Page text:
Magazine article The New Yorker


Magazine article The New Yorker


Article excerpt

On a recent Thursday, Mike Cote stood in front of a bathroom mirror in a midtown hotel, combing gray dye into his temples. Cote, who is fifty-seven, has a strong chin and, aside from a bit of a paunch, looks as much like Mitt Romney as anyone not named Taggart. He wore a navy Brooks Brothers suit with an American-flag lapel pin. "You gotta steam that jacket, dude," Louis Ortiz, who is sixteen years Cote's junior, said. "It's wrinkly." Ortiz, who wore a tank top that revealed multiple tattoos, picked up an iron and taught Cote the technique: "Hold it real close to it, but don't touch it. That's it. Hell, yeah."

Ortiz, a skinny man with jug ears and caramel-colored skin, finished applying his makeup: dark foundation, a birthmark, a powder that turned his lips a purplish hue. "Uh, y'know, yes we can," he mumbled, practicing his Chicago vowels. When he was finished, he looked so much like President Obama that the effect was eerie.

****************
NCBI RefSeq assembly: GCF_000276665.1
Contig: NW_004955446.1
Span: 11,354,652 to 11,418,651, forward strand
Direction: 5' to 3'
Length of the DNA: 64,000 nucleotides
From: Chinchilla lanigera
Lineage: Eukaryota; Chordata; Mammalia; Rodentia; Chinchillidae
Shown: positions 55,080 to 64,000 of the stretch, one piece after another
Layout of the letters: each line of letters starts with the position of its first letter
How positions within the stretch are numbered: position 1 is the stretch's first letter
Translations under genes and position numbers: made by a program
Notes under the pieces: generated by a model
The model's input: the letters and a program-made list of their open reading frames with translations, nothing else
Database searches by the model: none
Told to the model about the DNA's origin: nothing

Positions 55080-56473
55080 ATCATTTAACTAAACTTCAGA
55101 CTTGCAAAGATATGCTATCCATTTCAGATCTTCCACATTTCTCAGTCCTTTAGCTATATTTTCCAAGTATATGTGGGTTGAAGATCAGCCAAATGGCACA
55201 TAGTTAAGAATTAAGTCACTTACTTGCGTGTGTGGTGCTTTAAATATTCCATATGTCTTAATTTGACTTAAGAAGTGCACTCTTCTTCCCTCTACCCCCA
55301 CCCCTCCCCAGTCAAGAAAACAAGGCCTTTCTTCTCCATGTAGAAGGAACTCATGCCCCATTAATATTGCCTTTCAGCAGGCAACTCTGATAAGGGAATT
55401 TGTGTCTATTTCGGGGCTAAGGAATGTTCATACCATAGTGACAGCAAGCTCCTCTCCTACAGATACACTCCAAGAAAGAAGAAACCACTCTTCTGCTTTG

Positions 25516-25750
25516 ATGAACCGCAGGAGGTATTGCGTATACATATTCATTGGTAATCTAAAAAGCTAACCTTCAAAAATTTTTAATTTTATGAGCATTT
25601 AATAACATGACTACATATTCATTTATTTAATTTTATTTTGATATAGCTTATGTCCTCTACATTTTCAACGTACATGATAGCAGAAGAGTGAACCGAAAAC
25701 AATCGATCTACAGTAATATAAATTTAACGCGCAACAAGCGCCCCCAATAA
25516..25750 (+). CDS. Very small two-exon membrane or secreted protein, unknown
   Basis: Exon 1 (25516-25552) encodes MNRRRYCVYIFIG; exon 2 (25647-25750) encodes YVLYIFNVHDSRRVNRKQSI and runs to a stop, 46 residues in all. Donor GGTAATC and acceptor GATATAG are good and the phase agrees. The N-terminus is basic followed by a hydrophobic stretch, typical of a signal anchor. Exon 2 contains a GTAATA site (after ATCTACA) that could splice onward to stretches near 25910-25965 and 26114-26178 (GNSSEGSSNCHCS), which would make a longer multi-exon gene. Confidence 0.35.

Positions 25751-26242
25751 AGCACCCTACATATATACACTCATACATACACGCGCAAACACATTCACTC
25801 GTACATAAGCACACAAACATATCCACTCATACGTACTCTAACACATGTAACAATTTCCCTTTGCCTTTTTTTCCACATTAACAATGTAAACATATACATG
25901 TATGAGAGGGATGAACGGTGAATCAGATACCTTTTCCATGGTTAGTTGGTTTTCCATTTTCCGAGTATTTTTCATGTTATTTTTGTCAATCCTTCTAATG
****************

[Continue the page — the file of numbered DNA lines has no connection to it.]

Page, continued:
Dustin Gold, their manager, entered the room. "At five we walk over to Fox News to do Stossel's show," he said. With Cote and Ortiz standing in for Romney and Obama, the segment was to be a debate among third-party candidates: Gary Johnson, of the Libertarian Party; Virgil Goode, of the Constitution Party; and Stewart Alexander, of the Socialist Party.

Cote is a drywall finisher and an aspiring comic who lives in Ogunquit, Maine. "I was a hippie," he said. "Moved around a lot. Never finished college. Sort of fell into doing drywall. I never paid much attention to politics." Cote voted for Bush in 2004, and for Obama in 2008. "Friends started telling me, 'You look like this guy Mitt who's running.' So I put a video on YouTube. That's how Dustin found me."

Ortiz, who is from the Bronx, has a similar story: he had recently lost his job as a field technician for Verizon when people started joking that his picture was in the newspaper. He was skeptical, but he cut his hair, bought a suit, shaved, and looked in the mirror. "At that moment, I realized I had a new life," he said. "I always had a smooth way of walking. People always used to make fun of me for these big ears I got. Now I know there was a purpose to all that."

Fox had paid for Cote's hotel room and arranged car service for Ortiz, but the appearance on "Stossel" was otherwise unremunerated. …

Search by... Author
Show... All Results Primary Sources Peer-reviewed


An unknown error has occurred. Please click the button below to reload the page. If the problem persists, please try again in a little while.